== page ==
As Hurricane Ian made landfall in Florida on Wednesday, its winds were only a few miles per hour shy of qualifying it as a Category 5 hurricane. And it did not take long for it to unleash its wrath on the electricity grids of Florida.
Wednesday about noon, Ian’s eye began to move ashore on Sanibel and Captiva islands. Before 2:30 p.m. ET, more than 660,000 consumers experienced a power outage, as tracked by poweroutage.us. Two hours later, the number of outages topped 1 million. After sunset, the figure increased once more, bringing the total number of individuals without electricity as of 10:00 p.m. to more than two million individuals. And shortly after 5 a.m., nearly 2.5 million households and businesses were without power.
Southwest Florida bore the worst of the repercussions. As of Thursday morning, nearly every customer in numerous counties, including DeSoto, Charlotte, and Lee, was without power. According to poweroutage.us, at least half of all customers in many surrounding counties, including Manatee, Sarasota, Collier, Highlands, and Glades, were without power.
Major interruptions were reported as far north as Citrus County along the Gulf of Mexico coast. Smaller disturbances continued to encroach on the panhandle.
Along Florida’s eastern coast, there were also disruptions. Even though Miami-Dade County was severely affected by power outages, power was gradually restored during the day. Outages were also observed inland and in every single county along the state’s eastern coast.
Florida officials have been warning about potential power outages for days. When Hurricane Ian swept across Cuba on Tuesday, it knocked out power to the entire island, but some parts have since had power restored.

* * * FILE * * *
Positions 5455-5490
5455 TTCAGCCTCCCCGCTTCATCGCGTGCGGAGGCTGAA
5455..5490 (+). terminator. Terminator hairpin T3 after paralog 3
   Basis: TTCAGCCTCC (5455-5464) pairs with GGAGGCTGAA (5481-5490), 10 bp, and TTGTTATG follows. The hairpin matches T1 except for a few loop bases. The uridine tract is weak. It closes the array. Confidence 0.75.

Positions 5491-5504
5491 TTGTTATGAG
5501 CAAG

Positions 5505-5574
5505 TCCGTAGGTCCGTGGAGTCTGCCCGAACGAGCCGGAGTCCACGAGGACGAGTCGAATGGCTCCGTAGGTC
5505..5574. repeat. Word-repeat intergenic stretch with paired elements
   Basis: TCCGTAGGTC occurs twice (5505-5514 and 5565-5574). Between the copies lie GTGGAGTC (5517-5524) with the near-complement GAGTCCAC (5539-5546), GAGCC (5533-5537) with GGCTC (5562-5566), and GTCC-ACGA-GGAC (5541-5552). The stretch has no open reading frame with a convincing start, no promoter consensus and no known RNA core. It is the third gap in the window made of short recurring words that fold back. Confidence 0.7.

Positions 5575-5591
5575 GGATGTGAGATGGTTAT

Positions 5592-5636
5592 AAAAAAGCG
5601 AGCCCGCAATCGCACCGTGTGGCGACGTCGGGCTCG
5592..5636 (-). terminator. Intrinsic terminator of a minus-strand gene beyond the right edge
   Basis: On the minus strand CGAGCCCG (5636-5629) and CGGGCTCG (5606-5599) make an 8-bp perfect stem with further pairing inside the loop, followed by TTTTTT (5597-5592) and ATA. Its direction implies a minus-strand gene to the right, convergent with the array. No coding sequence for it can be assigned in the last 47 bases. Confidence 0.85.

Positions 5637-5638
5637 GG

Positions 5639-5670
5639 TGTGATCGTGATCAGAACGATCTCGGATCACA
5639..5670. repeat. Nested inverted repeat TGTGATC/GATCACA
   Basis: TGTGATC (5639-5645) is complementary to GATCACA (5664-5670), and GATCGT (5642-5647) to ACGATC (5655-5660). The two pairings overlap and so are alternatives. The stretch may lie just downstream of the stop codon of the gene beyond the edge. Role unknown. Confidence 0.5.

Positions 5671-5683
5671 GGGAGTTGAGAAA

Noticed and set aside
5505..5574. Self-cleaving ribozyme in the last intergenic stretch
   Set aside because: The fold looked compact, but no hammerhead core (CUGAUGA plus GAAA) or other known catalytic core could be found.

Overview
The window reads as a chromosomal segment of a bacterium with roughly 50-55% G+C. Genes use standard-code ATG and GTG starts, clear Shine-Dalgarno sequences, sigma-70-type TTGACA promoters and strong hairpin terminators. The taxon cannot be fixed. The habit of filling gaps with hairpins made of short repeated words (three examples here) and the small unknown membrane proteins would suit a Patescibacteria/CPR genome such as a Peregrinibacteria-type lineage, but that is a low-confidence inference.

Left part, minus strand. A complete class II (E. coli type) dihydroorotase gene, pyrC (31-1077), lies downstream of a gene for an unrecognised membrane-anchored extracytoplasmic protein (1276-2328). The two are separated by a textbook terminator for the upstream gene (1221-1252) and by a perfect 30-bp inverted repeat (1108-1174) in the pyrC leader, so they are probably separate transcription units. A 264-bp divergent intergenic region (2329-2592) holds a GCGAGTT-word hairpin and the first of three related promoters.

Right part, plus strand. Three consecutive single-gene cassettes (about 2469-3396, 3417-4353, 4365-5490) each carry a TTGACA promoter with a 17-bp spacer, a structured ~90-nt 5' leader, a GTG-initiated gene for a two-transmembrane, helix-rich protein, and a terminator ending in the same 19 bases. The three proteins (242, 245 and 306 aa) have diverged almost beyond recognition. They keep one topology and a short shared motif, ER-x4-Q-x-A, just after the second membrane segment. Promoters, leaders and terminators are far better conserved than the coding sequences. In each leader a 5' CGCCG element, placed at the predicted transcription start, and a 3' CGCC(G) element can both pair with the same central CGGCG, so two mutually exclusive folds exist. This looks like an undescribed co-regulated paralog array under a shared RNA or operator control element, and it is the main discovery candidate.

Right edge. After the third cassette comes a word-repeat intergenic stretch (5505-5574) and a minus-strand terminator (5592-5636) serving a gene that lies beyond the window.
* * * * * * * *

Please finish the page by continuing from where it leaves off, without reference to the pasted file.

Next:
Prior to landfall, the National Weather Service predicted that Hurricane Ian would cause “catastrophic” wind damage in southwest Florida. The head of the service, Ken Graham, stated during a press briefing on Wednesday that the storm’s journey across the state would take 24 hours after the eye made landfall.
“This storm will be remembered for many years to come,” he said.
Florida Power & Light, the primary provider to the homes and businesses experiencing outages, tweeted on Wednesday that “extensive, widespread” outages were anticipated. More than 1 million of the more than 5.7 million consumers tracked by PowerOutage.us had reportedly lost power.
We advise you to maintain vigilance regardless of where you reside. We anticipate widespread, protracted disruptions throughout a large portion of our service region due to Hurricane Ian. Please take precautions and remain safe. pic.twitter.com/rpDP4CdhmA
September 28, 2022 — Florida Power & Light (@insideFPL)
Director of the Florida Division of Emergency Management Kevin Guthrie stated on Wednesday that more than 30,000 linemen were “positioned and ready” to help restore power as soon as it is safe to do so. Later in the day, Governor Ron DeSantis reported that the figure had risen to 42,000.